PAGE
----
The analogy between World War I and the looming trade war only goes so far, of course. Thankfully, there are not millions of lives at stake in the decisions that will be made in Washington, Ottawa, Brussels, and Berlin over the next few weeks—though the stakes are still quite high in other ways. Like in 1914, a trade war between the major economic powers of the globe in 2018 would threaten to smash an international system that has, despite some obvious failings, worked well for the better part of half a century.
A trade war, if we'll have one, is not the result solely of the Trump administration's economic nationalism or its assassination of domestic businesses. Trump trade policies are another short-term shock to the system, and there is plenty of blame to be shared by China and others.
Still, the inciting incident for the coming trade war will be remembered as Trump's announcement on March 5 of new tariffs on all steel and aluminum imported into the United States. That kicked off the period of diplomacy, with the White House agreeing to exempt several major U.S. trading partners from those tariffs until May 1, with the goal of reaching bilateral trade deals before then. In some cases, that worked. Deals are in the works with Argentina, Australia, Brazil, and South Korea.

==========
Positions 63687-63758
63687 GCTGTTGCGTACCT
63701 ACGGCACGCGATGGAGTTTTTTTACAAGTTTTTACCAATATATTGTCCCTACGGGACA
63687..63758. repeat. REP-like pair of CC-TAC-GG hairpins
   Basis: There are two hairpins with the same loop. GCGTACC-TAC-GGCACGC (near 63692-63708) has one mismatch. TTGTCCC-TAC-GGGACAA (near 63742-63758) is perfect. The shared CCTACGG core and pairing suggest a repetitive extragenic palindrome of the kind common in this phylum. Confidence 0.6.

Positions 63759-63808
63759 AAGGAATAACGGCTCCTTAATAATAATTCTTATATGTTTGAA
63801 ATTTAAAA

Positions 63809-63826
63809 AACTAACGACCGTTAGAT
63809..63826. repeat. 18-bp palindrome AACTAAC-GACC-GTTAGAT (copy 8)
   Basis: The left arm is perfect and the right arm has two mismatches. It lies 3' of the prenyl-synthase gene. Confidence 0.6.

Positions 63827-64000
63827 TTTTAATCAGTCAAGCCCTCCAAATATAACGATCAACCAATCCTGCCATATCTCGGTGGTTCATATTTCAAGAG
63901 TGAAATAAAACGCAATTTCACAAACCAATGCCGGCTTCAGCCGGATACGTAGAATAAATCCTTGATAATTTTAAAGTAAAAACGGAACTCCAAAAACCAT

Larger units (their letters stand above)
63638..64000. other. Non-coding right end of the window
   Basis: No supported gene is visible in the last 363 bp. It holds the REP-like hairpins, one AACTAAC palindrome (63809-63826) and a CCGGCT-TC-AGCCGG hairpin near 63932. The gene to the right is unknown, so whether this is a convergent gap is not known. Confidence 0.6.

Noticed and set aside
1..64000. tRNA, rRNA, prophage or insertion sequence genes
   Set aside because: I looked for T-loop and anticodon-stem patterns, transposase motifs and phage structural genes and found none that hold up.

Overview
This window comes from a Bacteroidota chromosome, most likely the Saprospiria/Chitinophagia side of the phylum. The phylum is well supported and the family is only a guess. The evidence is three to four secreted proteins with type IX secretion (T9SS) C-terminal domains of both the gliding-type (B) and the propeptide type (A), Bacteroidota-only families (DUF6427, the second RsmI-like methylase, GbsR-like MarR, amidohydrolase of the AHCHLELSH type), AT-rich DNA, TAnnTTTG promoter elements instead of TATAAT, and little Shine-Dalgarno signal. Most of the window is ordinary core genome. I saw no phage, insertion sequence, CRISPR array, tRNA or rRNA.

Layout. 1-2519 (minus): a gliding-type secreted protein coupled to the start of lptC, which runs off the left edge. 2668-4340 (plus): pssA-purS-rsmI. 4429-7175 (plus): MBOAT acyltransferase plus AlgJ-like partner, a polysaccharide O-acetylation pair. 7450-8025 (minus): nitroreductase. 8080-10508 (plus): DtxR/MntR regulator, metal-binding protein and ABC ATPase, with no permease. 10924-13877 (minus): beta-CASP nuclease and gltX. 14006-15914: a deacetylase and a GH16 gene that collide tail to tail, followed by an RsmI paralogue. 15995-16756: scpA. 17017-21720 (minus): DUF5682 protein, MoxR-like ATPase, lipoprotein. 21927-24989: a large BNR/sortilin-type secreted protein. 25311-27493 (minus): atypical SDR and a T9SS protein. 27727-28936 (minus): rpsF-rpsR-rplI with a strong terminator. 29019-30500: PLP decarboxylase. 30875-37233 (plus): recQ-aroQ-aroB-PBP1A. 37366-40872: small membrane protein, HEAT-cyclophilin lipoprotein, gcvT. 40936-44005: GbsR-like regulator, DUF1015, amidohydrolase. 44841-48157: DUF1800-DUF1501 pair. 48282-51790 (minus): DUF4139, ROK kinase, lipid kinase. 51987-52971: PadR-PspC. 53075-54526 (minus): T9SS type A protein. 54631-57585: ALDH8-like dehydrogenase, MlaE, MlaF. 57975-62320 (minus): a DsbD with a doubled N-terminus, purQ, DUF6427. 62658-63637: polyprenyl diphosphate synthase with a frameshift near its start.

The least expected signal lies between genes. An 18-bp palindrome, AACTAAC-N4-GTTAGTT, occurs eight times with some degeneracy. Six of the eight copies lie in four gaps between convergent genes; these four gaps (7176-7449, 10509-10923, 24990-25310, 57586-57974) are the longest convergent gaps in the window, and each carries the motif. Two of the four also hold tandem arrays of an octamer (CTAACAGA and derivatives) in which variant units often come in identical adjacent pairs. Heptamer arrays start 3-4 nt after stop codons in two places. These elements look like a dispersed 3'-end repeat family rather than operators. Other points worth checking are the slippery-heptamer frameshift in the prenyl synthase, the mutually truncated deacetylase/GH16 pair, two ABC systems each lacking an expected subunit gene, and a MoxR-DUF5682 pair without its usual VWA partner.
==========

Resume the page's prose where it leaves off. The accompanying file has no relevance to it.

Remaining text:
But even an extension until June 1 did not bring Canada, Europe, and Mexico to the negotiating table. Instead, all three threatened to escalate the conflict by slapping retaliatory tariffs on American goods. Elsewhere, the Trump administration has so far fumbled its attempts to use tariffs to bully China into trade concessions.
"As has been the case every day for the past 16+ months, the U.S. and global economies remain exposed to the whims of an unorthodox president who precariously steers policy from one extreme to the other, keeping us in a perpetual state of uncertainty," says Daniel Ikenson, director of the Center for Trade Policy Studies at the Cato Institute, a libertarian think tank, summing up the current state of affairs.